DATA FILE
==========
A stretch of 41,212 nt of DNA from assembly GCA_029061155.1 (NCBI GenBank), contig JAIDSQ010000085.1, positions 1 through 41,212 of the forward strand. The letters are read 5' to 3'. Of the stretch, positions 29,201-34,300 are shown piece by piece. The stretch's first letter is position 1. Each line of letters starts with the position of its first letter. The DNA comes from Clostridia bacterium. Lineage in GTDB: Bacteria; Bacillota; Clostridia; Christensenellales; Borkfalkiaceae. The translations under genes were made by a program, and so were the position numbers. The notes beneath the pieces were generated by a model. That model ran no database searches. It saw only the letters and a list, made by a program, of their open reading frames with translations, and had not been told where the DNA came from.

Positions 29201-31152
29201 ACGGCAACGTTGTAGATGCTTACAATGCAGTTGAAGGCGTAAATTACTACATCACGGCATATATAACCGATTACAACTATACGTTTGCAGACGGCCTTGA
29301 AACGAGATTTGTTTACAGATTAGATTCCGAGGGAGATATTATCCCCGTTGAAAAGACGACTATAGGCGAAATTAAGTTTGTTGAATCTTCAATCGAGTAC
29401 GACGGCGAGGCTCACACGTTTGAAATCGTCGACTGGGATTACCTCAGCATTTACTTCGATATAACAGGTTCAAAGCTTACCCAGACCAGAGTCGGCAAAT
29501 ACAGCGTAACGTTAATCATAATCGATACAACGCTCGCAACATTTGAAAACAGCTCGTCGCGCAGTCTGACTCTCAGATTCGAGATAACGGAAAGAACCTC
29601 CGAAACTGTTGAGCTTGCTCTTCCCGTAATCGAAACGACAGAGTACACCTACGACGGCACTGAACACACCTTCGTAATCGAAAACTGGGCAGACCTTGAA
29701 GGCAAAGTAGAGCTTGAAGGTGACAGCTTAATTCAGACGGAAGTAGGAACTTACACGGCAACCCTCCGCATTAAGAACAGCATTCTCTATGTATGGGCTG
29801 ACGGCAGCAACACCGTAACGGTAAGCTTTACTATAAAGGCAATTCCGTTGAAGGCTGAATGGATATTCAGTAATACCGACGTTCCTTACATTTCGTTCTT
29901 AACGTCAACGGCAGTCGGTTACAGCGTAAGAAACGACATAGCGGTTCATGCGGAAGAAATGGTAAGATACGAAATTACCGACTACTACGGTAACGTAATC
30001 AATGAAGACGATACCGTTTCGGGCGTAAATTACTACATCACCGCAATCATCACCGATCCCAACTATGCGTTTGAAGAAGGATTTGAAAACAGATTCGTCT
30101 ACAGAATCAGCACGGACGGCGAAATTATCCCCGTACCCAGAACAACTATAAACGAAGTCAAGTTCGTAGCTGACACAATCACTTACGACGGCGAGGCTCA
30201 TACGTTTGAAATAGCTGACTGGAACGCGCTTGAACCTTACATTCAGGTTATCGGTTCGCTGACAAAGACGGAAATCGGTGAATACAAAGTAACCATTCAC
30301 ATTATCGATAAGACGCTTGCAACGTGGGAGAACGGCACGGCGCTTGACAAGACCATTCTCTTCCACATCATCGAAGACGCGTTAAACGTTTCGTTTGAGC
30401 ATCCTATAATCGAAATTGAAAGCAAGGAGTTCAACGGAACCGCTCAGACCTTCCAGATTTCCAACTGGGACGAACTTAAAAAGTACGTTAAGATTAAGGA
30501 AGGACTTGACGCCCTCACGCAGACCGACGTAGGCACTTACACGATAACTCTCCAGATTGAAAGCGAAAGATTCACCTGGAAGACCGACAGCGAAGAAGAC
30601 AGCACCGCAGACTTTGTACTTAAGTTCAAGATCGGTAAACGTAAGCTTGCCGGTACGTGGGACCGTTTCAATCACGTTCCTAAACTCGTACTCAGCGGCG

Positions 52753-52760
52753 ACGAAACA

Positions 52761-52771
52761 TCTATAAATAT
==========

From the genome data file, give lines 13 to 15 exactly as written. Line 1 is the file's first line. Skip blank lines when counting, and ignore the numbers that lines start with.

30201 TACGTTTGAAATAGCTGACTGGAACGCGCTTGAACCTTACATTCAGGTTATCGGTTCGCTGACAAAGACGGAAATCGGTGAATACAAAGTAACCATTCAC
30301 ATTATCGATAAGACGCTTGCAACGTGGGAGAACGGCACGGCGCTTGACAAGACCATTCTCTTCCACATCATCGAAGACGCGTTAAACGTTTCGTTTGAGC
30401 ATCCTATAATCGAAATTGAAAGCAAGGAGTTCAACGGAACCGCTCAGACCTTCCAGATTTCCAACTGGGACGAACTTAAAAAGTACGTTAAGATTAAGGA